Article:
The Scotsman & Orange Short Story Award
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PODCAST FOUR: Hear one of the winning entries from The Scotsman & Orange Short Story Award, Housework by Sally Beamish.
PODCAST FIVE: Hear one of the winning entries from The Scotsman & Orange Short Story Award, Escalator by Michael Gardiner.
PODCAST SIX: Hear one of the winning entries from The Scotsman & Orange Short Story Award, The Big the Beautiful Nanda Gray by Morven Crumlish.
IT'S TIME to sit back and enjoy a multimedia experience for your eyes and ears. Join us on a rollercoaster ride of emotions as scotsman.com presents - exclusively - a selection of audio readings from The Scotsman & Orange Short Story Award 2006.
PODCAST ONE: Hear the winning entry from The Scotsman & Orange Short Story Award, I Should Have Listened Harder by Clio Gray.
A PART-TIME librarian who makes notes about every book she reads has seen off fierce competition to win Britain's biggest open-entry short story competition.
IT'S NIGHT AT NERTCHINSK AND HERE WE SLEEP three deep to keep ourselves warm.
WE HAVE good news for your ears: The biggest short story competition of its kind in Britain is going digital and you have a direct connection to the very best in new Scottish writing.
GET YOUR IMAGINATION WORKING
A TALE of corruption in the Far East was last night named as the winner of The Scotsman and Orange Short Story awards - the biggest of its kind in Britain.
AN AIRDRIE-born academic now living in the United States last night became the first winner of The Scotsman and Orange Short Story Award, the largest and most lucrative competition of its kind in Britain.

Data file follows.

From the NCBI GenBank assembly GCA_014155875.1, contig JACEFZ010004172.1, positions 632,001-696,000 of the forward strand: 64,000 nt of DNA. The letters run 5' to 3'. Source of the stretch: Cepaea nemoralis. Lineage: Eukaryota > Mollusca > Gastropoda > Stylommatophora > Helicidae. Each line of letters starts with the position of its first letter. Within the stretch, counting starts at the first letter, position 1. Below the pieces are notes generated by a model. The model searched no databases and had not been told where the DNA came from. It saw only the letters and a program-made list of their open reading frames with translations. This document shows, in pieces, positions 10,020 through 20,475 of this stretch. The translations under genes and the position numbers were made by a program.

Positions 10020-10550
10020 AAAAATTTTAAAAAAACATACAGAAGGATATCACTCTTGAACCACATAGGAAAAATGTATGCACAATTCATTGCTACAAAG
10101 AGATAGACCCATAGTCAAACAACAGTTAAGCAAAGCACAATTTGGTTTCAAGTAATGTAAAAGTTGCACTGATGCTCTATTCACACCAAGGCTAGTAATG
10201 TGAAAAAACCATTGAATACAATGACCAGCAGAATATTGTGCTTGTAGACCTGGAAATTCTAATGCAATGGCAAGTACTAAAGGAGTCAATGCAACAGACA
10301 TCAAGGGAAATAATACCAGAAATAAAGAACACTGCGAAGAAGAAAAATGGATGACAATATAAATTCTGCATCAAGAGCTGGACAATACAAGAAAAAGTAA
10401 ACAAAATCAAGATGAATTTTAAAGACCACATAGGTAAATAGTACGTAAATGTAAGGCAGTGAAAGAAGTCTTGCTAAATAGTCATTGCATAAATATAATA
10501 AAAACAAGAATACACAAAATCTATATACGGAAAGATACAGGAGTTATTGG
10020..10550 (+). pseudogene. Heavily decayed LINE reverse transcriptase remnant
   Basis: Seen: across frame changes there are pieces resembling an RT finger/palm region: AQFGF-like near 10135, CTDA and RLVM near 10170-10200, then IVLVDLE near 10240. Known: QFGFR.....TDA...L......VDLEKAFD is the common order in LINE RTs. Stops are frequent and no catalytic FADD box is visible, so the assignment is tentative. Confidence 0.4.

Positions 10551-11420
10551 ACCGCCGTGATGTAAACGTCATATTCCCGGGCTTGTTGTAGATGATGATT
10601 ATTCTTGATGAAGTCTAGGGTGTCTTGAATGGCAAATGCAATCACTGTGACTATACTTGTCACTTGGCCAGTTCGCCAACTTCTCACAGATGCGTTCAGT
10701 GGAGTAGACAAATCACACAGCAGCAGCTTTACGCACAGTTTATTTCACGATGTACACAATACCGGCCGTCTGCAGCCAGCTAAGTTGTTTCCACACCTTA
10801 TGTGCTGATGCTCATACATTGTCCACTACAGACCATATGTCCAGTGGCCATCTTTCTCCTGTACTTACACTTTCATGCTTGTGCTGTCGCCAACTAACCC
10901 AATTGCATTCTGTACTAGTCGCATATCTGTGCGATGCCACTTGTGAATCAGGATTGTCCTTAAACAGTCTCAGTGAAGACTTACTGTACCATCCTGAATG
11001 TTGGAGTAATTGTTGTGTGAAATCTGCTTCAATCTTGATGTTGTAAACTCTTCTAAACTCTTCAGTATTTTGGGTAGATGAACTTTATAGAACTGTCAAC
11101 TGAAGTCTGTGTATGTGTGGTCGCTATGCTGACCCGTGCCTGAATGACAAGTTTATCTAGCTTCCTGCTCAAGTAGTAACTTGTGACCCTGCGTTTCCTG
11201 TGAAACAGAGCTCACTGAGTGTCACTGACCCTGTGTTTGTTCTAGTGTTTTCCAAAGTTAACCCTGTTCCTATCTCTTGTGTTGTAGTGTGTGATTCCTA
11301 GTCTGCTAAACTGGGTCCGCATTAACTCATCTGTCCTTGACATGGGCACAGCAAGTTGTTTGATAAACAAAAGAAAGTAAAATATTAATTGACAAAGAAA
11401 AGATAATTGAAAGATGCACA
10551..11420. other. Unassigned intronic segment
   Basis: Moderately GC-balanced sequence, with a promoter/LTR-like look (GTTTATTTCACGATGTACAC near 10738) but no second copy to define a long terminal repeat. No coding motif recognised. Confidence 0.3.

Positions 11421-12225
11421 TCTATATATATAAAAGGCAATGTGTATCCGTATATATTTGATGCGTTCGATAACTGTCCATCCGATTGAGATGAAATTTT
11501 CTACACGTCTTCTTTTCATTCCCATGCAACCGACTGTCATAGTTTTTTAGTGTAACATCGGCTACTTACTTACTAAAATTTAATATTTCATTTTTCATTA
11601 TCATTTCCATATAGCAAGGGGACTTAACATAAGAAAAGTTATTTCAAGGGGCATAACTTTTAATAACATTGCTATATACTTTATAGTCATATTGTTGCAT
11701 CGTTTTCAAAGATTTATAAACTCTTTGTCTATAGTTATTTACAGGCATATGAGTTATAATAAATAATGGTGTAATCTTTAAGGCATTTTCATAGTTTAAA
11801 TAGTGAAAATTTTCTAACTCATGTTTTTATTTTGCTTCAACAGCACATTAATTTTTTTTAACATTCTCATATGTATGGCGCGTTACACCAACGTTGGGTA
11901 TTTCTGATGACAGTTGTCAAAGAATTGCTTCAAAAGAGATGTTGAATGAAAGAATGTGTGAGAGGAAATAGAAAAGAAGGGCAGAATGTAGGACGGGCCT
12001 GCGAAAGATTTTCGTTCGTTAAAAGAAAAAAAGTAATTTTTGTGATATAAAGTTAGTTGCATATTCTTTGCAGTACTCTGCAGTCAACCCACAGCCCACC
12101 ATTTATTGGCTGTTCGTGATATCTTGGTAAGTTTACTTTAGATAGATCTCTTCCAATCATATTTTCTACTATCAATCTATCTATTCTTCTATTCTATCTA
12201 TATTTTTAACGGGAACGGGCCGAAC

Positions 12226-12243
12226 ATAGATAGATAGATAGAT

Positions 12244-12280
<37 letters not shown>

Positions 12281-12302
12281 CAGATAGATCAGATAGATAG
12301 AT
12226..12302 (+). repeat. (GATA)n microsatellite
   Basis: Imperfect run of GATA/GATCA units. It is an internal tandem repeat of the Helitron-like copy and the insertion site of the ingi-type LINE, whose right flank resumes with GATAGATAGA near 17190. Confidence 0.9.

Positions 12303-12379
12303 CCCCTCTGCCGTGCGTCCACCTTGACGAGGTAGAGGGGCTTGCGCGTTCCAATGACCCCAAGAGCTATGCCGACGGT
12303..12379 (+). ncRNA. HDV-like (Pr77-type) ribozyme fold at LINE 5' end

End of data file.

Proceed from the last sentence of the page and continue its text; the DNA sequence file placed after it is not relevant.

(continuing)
THINGS SEEMED TO BE LOOKING UP too. So when I spot him leaving the theatre with her, I’m more than surprised. You see, he told me they didn’t even talk anymore. So I shadow them, naturally, as they stroll (hand in hand no less) cross-town and into the concourse of the Boaz Regency where - and this I know immediately - they will be lunching in our rooftop restaurant.
"IN SHORT STORIES IT IS BETTER TO SAY not enough than to say too much, because - because I don’t know why!" This was as true for Chekhov in 1888 as it is today. It is beguiling that Chekhov, one of the greatest short story writers of all time, should say "I don’t know why". It is always fetching when writers are not self-conscious and self-analytical about what they do, because thinking too much about what makes a story work can compromise it or tie it up in knots.
TOWARDS THE END OF last year, thanks to generous sponsorship from Orange, The Scotsman was able to do something it had never done before: launch a short story competition that promises to become the biggest and best in Britain.
BY EACH post they come, entries for Britain’s biggest and most prestigious short story competition. And if you haven’t yet submitted your entry for the Scotsman and Orange Short Story Award, which is worth £7,500 to the winner, you’d better get a move on: it closes on Thursday.
With a prize fund of £10,000, The Scotsman & Orange Short Story Award is by far the biggest competition of its kind in Britain.
Sometime, when you have a spare hour or ten, you might care to take a look at every book of short stories published in Scotland in the last 30 years. If you’re really short of time, just glance at contributors’ notes at the end of each volume.
The Scotsman & Orange Short Story Award is the biggest of its kind in Britain. Entry forms for the competition, which is free, will be published in The Scotsman's @theweekend section.